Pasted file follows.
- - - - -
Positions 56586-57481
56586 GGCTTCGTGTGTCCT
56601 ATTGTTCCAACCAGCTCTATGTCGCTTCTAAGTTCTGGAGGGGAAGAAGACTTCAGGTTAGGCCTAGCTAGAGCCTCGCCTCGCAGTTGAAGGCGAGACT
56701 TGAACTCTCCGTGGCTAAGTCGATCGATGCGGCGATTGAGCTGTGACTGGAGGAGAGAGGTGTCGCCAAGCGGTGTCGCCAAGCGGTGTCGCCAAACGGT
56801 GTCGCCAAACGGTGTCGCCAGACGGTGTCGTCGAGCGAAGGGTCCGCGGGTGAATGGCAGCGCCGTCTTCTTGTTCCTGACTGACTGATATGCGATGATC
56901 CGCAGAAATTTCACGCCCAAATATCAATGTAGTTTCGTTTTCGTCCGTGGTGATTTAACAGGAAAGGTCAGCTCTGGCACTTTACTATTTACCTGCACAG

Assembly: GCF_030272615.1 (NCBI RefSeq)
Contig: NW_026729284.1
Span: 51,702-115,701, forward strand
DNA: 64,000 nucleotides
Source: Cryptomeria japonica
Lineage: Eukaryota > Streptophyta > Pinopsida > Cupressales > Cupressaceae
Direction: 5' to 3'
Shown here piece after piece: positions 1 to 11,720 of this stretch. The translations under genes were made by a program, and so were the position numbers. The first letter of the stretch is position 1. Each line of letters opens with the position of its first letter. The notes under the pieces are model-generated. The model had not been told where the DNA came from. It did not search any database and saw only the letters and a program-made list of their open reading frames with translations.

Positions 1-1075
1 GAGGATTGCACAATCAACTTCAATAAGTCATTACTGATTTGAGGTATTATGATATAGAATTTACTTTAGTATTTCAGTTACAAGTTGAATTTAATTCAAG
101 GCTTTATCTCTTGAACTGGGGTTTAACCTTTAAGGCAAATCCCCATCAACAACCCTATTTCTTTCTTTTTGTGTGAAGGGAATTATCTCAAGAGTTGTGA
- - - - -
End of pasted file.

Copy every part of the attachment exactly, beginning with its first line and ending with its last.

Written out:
Positions 56586-57481
56586 GGCTTCGTGTGTCCT
56601 ATTGTTCCAACCAGCTCTATGTCGCTTCTAAGTTCTGGAGGGGAAGAAGACTTCAGGTTAGGCCTAGCTAGAGCCTCGCCTCGCAGTTGAAGGCGAGACT
56701 TGAACTCTCCGTGGCTAAGTCGATCGATGCGGCGATTGAGCTGTGACTGGAGGAGAGAGGTGTCGCCAAGCGGTGTCGCCAAGCGGTGTCGCCAAACGGT
56801 GTCGCCAAACGGTGTCGCCAGACGGTGTCGTCGAGCGAAGGGTCCGCGGGTGAATGGCAGCGCCGTCTTCTTGTTCCTGACTGACTGATATGCGATGATC
56901 CGCAGAAATTTCACGCCCAAATATCAATGTAGTTTCGTTTTCGTCCGTGGTGATTTAACAGGAAAGGTCAGCTCTGGCACTTTACTATTTACCTGCACAG

Assembly: GCF_030272615.1 (NCBI RefSeq)
Contig: NW_026729284.1
Span: 51,702-115,701, forward strand
DNA: 64,000 nucleotides
Source: Cryptomeria japonica
Lineage: Eukaryota > Streptophyta > Pinopsida > Cupressales > Cupressaceae
Direction: 5' to 3'
Shown here piece after piece: positions 1 to 11,720 of this stretch. The translations under genes were made by a program, and so were the position numbers. The first letter of the stretch is position 1. Each line of letters opens with the position of its first letter. The notes under the pieces are model-generated. The model had not been told where the DNA came from. It did not search any database and saw only the letters and a program-made list of their open reading frames with translations.

Positions 1-1075
1 GAGGATTGCACAATCAACTTCAATAAGTCATTACTGATTTGAGGTATTATGATATAGAATTTACTTTAGTATTTCAGTTACAAGTTGAATTTAATTCAAG
101 GCTTTATCTCTTGAACTGGGGTTTAACCTTTAAGGCAAATCCCCATCAACAACCCTATTTCTTTCTTTTTGTGTGAAGGGAATTATCTCAAGAGTTGTGA